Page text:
I can never resist touching a piano that I encounter somewhere. Bit strange ? In any case it is completely harmless. I regret it, but am not held back, if the piano shows some defects (as long as no complete keys are missing, as said). Funny, when I once played Chopin's Prelude no. 4 (Op. 28) on the grand piano at Amsterdam Central Station - a piano with quite a number of defects - a man who had been listening declared “nice, I suppose a composition of your own?!”. Apparently so many notes were missing in the music played (because of defects of the piano) that this extremely famous piece was no longer recognizable, at least for him. Not an expert, obviously. An alternative explanation of course might be that I played the piece so badly that it could no longer be recognized; but believe me, it wasn't that bad. By the way, that day I played on pianos at four different stations when travelling through the country (Amsterdam CS, Amsterdam-Amstel, Utrecht CS, Arnhem CS). I thought it was fun to have done this once.

Why do I want to play on all those pianos? Primarily, because I relish it. Nothing less. Maybe this is a manifestation of latent exhibitionism. But some-where it is also an expression of a strong wish to share beautiful music with others. The feeling that they should hear that too!
The public pianos have greatly stimulated me to expand my memorized repertoire. In fact, this was kindly boosted by an employee in the library in my hometown Arnhem where I played various times. As the employee expressed some appreciative words, I came to realise that I could not keep on hanging around with only the few pieces of Mozart, Satie,a half Nocturne by Chopin and an easy listening piece by some popular Dutch artist that I carried around at that time. This made me studying an memorizing new pieces by Scarlatti, Rameau, Tchaikovsky, Andrea Bocelli and others. The fact that I intend to play those pieces in public provides a strong incentive to master them. Ultimately you want to do it right, of course at the level you can handle. By playing in public again and again I also hope to get more and more routine and become relaxed in doing so. In other words, have less "stage fright". True, playing remains a challenge as well. That’s good and matches with my motto: don't be afraid, just do it!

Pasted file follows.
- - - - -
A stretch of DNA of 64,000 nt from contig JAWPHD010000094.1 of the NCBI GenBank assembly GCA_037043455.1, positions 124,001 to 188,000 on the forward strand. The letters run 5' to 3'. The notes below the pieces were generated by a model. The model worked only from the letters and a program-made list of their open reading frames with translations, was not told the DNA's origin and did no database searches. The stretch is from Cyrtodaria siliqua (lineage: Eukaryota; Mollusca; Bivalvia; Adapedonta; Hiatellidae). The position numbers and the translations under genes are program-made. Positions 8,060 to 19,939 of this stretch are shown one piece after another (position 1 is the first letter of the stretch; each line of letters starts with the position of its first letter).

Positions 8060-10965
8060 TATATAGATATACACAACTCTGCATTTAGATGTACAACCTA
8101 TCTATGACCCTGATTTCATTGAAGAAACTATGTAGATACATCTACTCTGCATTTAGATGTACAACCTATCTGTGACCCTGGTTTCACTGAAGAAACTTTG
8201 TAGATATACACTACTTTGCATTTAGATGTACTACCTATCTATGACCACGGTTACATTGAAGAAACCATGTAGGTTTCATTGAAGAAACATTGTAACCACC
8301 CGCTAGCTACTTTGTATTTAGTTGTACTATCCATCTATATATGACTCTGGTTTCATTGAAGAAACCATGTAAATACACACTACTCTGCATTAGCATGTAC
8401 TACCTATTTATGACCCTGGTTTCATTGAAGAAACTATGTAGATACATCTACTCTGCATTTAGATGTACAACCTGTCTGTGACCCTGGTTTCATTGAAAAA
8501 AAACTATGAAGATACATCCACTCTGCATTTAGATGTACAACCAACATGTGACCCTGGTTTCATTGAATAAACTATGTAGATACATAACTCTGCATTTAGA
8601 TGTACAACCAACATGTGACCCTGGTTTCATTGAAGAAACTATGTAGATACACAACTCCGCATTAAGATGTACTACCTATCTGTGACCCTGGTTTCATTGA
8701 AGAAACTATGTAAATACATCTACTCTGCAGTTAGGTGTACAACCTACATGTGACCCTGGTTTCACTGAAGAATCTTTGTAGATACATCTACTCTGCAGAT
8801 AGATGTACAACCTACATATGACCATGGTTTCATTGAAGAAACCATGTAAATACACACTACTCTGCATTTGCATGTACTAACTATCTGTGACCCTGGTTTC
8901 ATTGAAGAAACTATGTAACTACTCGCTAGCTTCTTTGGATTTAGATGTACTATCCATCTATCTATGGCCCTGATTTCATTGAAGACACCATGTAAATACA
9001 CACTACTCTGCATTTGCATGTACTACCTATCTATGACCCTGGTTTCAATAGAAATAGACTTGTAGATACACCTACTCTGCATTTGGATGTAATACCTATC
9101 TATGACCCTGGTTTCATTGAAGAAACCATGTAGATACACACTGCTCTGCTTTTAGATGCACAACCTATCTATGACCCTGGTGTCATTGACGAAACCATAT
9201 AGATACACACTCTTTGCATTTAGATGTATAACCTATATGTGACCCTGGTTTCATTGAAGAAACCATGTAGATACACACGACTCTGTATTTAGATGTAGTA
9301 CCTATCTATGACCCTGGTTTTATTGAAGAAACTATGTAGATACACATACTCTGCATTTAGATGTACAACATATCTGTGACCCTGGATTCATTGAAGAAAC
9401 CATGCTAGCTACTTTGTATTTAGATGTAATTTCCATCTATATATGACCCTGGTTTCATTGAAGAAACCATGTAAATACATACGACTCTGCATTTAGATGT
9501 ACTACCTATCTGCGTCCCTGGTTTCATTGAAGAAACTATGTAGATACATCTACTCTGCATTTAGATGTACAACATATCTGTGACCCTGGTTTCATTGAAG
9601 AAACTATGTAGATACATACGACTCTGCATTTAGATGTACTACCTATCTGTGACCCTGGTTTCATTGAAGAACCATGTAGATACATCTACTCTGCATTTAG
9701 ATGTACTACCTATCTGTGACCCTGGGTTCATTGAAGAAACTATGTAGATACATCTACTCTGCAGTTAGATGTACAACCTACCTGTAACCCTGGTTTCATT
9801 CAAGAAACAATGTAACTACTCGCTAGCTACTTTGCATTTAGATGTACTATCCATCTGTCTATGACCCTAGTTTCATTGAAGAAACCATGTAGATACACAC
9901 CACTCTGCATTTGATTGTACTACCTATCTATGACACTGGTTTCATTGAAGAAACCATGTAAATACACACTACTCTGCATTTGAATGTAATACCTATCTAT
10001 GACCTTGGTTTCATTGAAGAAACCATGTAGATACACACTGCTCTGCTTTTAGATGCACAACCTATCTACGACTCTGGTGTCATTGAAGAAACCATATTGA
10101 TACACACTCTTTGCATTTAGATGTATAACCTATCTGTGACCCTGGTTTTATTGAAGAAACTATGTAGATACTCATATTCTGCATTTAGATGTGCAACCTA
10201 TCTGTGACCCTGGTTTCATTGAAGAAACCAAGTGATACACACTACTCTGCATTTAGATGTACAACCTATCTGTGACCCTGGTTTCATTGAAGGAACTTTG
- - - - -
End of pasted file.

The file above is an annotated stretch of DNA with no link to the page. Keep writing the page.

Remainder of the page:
When I play that Scarlatti (K.466) at a train station thoughts go through my head like "nice that there is such great music and that it is played in public space once, indeed right now". Something else than that aimless pop and background music that you hear far too often. At such a moment I want to say to passers-by "stop, listen how beautiful this is!". Sometimes you get a reaction. Nice! At the airport in Rome (good grand piano there), someone even exclaimed "bravo" when I finished a piece. That's what you do it for. But more often you have no idea whether what you played was heard. You have to be prepared for that and accept it. I keep on going, anyway. Comforted, as far as necessary, from what I have seen in the fantastic YouTube series "Street Piano Videos". You can see the most fantastic renditions on street pianos on that channel. Some even by real famous pianists. But nevertheless, as you can seen on those video’s, passers-by often barely look up at the player. Thinking perhaps “again such a street musician who wants your money”? People have to pay 50 euros for a concert of such a celebrity. But on the street they barely  take look at and listen him or her. True, people have their own activities, interests and taste. Or just have to catch the train.

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Me playing on the grand piano on Rome airport (April 2018)